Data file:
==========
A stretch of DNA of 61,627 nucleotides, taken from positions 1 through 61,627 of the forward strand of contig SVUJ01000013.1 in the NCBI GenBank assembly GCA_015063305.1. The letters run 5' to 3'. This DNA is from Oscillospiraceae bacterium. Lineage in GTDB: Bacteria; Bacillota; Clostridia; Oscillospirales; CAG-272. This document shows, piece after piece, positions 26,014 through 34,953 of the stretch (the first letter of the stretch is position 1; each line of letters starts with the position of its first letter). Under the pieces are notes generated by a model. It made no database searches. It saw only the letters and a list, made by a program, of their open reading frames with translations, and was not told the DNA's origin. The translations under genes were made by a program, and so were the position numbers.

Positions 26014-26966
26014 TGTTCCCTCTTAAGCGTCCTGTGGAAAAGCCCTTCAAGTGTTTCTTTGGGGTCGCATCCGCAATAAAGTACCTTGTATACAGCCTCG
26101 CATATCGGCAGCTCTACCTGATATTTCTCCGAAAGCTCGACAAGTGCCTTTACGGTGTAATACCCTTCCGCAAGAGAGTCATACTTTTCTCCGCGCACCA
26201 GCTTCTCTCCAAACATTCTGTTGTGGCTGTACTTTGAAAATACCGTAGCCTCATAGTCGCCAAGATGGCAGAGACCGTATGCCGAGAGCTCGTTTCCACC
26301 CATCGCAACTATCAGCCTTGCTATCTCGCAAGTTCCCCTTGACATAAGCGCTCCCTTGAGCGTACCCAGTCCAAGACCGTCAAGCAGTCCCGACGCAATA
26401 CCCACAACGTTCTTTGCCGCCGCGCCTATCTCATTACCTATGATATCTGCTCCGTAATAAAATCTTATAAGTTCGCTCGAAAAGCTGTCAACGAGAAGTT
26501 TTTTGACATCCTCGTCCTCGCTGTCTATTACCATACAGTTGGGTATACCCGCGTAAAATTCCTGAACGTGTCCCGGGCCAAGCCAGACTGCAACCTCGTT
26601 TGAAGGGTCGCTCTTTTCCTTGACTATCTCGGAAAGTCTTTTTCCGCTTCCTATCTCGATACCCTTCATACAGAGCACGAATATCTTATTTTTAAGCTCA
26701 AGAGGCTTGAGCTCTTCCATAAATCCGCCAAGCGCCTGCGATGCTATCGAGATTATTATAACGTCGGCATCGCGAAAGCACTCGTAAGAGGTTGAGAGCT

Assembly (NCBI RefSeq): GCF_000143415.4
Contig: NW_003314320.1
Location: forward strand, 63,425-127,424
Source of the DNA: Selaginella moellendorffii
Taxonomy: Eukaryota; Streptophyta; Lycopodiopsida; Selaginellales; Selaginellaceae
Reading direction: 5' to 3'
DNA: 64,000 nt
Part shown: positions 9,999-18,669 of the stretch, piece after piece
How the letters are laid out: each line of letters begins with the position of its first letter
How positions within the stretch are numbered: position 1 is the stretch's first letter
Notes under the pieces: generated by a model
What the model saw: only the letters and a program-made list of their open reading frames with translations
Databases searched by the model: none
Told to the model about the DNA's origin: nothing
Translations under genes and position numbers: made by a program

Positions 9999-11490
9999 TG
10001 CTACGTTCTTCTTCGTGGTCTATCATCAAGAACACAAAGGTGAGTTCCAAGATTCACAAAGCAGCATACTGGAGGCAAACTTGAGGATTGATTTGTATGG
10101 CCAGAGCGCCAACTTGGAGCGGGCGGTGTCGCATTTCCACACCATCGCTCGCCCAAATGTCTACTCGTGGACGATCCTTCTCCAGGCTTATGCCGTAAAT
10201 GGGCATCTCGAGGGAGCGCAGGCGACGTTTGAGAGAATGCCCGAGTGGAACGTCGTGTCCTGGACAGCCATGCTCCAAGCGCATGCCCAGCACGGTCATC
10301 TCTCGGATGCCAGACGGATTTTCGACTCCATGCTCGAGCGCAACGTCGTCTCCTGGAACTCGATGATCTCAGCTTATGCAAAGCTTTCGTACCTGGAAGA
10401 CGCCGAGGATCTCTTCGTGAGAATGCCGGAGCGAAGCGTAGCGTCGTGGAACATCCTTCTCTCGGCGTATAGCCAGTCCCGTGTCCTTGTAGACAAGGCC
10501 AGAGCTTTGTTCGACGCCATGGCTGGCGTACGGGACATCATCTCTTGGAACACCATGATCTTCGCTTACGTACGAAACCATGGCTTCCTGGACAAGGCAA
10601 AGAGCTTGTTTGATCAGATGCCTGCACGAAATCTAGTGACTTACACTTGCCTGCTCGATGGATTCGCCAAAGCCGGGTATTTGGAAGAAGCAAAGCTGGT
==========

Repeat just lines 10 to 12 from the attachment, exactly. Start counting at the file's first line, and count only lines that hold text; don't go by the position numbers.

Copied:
26701 AGAGGCTTGAGCTCTTCCATAAATCCGCCAAGCGCCTGCGATGCTATCGAGATTATTATAACGTCGGCATCGCGAAAGCACTCGTAAGAGGTTGAGAGCT

Assembly (NCBI RefSeq): GCF_000143415.4
Contig: NW_003314320.1